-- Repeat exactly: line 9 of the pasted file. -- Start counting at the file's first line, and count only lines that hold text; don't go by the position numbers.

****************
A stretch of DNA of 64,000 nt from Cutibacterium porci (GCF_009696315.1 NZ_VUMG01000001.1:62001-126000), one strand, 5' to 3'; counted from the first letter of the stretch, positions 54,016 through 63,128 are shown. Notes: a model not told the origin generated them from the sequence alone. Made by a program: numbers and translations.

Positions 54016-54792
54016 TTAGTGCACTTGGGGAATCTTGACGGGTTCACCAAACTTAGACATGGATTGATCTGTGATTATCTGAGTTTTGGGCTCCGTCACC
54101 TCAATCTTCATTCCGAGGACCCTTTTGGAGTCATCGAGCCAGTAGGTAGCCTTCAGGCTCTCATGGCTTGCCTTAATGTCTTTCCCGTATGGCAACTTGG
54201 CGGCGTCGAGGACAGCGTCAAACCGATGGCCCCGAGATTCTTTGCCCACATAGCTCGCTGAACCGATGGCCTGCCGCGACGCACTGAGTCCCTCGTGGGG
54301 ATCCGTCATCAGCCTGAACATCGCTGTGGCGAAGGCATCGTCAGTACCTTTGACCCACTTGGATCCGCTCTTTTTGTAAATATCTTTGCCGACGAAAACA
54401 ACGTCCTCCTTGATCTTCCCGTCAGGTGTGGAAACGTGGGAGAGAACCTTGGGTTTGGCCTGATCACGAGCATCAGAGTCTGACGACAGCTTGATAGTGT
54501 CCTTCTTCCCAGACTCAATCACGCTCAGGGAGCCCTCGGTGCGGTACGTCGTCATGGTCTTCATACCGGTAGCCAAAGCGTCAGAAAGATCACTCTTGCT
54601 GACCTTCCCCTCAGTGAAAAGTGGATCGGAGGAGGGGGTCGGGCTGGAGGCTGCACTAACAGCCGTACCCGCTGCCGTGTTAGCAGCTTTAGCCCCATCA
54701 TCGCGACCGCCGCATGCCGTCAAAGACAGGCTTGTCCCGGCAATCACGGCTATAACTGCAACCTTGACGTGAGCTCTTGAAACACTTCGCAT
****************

54601 GACCTTCCCCTCAGTGAAAAGTGGATCGGAGGAGGGGGTCGGGCTGGAGGCTGCACTAACAGCCGTACCCGCTGCCGTGTTAGCAGCTTTAGCCCCATCA